Why the Simplest Solutions are Generally the Best
As a solvent or ecosolvent ink dries, the coating contracts. That makes sense! The same thing happens with paint. Usually the contraction of the ink is no big deal, unless you print to the edge of the graphic. (Printing to the edge of the graphic is also referred to as a full bleed.)
What can happen when printing edge-to-edge is that as the coating contracts, it can pull the edges of an applied graphic from the substrate. This is a common problem when print on RTape’s VinylEfx® films and on RTape’s EZ Erase film. It is also a problem with other films from other manufacturers.
To circumvent the potential problem of edge curling, we have recommended to printers to leave at least ¼” border all the way around the printed emblem. In some cases, you may need to increase the size of the border for images with heavy concentrations of ink. We also caution printers and graphics installers to NEVER cut into the printed image. For some customers, allowing for a border is an acceptable solution. For others, this procedure may not satisfy the designer’s vision or practical considerations of the job.
As they say, there is more than one way to skin a cat. If you must print edge to edge, you might consider printing the job using a UV inkjet printer. This means that you may need to farm the job out. If this solution still isn’t sending a thrill up your leg, I have a few other solutions that you might try.
Here’s one that the boys in the lab came up with. Before plotter cutting the printed graphic, they accelerated the drying process in an oven. After waiting 24 hours, they cut the graphic. Will this work all the time? That depends on the adhesive, the facestock, the ink density and the substrate to which the graphic is applied. Sometimes this solution will work. Sometimes it doesn’t. So much for certainty! That’s why sign makers need to “Test, Don’t Guess”.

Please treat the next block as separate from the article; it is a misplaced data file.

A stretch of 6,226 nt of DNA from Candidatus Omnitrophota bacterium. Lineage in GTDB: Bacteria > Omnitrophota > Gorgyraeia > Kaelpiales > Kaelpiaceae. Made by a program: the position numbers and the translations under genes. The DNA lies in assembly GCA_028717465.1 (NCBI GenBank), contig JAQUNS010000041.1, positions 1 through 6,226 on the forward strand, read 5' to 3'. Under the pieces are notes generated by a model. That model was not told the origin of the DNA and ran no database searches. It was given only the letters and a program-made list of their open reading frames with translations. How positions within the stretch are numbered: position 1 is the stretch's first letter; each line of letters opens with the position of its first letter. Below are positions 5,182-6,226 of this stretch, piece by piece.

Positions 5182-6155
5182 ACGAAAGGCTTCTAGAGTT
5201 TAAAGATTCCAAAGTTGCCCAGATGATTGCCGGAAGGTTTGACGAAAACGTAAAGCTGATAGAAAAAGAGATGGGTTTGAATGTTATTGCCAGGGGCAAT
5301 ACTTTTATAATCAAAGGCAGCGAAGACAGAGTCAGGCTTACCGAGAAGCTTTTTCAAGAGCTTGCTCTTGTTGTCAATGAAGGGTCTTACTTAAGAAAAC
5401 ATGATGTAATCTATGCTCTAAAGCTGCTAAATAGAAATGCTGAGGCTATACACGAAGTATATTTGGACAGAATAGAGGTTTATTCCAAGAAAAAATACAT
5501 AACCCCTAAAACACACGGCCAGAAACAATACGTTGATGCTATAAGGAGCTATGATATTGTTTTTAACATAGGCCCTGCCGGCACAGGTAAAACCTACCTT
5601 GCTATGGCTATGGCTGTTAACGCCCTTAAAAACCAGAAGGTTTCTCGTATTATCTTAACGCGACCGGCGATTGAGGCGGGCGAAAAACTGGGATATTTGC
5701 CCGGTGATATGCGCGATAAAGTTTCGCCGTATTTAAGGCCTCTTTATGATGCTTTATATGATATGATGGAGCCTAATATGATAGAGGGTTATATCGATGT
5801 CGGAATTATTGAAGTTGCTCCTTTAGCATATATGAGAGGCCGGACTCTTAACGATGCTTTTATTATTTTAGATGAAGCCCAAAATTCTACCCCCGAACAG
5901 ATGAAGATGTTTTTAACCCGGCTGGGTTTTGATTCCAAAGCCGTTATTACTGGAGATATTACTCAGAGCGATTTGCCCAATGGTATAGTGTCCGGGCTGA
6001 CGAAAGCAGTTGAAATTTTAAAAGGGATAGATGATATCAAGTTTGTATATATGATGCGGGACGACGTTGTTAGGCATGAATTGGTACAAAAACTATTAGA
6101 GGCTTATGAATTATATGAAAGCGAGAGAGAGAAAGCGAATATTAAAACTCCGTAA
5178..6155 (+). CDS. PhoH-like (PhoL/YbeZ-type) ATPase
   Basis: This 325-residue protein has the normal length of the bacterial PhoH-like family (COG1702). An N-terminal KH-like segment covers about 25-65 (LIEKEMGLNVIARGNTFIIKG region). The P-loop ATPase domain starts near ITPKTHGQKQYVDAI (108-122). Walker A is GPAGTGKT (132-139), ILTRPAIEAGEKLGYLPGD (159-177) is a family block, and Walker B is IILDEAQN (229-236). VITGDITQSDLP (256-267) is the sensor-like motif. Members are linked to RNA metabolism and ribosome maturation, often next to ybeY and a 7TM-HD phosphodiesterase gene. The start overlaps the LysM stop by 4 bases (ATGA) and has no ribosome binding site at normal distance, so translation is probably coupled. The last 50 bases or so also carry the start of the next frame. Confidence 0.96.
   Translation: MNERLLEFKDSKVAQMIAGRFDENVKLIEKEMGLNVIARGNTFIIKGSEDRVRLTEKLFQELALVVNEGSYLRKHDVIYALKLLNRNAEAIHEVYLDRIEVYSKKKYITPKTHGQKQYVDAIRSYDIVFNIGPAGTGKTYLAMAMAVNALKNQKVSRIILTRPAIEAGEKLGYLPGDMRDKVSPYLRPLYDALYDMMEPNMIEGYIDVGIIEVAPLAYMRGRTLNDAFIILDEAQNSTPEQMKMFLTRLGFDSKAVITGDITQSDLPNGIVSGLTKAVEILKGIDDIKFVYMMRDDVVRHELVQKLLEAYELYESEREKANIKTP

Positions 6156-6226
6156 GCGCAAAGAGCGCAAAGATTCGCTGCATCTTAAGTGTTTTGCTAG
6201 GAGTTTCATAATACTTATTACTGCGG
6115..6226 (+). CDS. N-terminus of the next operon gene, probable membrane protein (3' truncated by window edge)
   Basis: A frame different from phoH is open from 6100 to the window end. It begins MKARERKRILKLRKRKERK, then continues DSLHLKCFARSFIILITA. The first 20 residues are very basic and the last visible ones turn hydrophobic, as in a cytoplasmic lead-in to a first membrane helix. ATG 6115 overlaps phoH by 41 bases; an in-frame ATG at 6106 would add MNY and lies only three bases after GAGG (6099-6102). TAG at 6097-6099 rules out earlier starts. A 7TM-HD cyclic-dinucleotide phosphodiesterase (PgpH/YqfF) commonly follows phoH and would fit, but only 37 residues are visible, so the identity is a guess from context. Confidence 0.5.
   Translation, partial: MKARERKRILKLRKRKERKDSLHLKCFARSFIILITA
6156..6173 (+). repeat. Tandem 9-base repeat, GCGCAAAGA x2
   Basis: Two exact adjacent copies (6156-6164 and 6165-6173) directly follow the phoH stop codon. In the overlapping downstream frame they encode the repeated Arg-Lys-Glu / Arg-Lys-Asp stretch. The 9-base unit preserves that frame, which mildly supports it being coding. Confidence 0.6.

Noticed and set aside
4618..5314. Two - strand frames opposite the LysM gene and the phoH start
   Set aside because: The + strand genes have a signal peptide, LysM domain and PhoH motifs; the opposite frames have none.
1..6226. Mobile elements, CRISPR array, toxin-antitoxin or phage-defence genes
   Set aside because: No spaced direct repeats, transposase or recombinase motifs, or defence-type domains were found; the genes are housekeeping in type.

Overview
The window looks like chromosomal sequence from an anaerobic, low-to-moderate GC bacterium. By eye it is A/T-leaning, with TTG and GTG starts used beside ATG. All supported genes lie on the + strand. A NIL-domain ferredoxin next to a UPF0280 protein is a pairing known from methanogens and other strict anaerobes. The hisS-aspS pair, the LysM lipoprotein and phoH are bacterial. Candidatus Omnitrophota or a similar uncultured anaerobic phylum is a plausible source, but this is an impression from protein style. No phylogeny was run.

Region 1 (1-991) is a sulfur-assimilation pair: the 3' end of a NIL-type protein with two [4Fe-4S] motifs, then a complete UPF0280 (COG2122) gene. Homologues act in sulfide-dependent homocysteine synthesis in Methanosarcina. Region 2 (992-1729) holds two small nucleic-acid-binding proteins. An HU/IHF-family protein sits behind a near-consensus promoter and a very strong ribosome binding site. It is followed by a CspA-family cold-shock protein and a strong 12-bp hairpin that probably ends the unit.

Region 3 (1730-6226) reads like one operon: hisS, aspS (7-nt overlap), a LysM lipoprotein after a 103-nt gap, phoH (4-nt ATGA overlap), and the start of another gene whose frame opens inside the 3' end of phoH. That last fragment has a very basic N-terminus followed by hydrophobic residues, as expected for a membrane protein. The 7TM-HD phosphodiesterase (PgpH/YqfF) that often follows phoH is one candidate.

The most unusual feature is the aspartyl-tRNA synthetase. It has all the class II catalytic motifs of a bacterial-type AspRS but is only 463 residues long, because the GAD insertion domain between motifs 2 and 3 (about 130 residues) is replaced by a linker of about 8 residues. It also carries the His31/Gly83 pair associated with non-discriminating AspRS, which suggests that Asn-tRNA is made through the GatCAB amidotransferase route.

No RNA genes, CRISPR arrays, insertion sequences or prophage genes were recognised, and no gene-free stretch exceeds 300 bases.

Certainly controlling the ink limits is a major factor in preventing edge curling. Heavy concentrations of ink, especially ecosolvent inks, will contribute to shrinking and edge curling of printed VinylEfx® and other types of vinyl films.
Generally we had been telling RTape customers to print VinylEfx® using a profile for White Intermediate High Gloss Vinyl at lower temperatures (35-40⁰C). Settings, of course, will vary from one inkjet printer to another and from one ink system to another. Getting your printer dialed into the right settings may take time. For this reason, RTape has posted ICC profiles for the most popular printers in the sign industry for VinylEfx® and other RTape products on their website at: http://www.rtape.com/icc-profiles.
Finally, I saved the best solution for last. Here goes. Don’t print the VinylEfx® at all. Instead, print the image on a clear vinyl overlaminating film and apply it to the VinylEfx®. That’s what my friend, Tom Zambito, did in producing the decal pictured above.
To avoid the problem of edge curling, Tom remembered the principle of Occum’s Razor, which advises us that the simplest solutions (i.e. those with the fewest number of steps, hence the least amount of complexity) are generally the best solutions.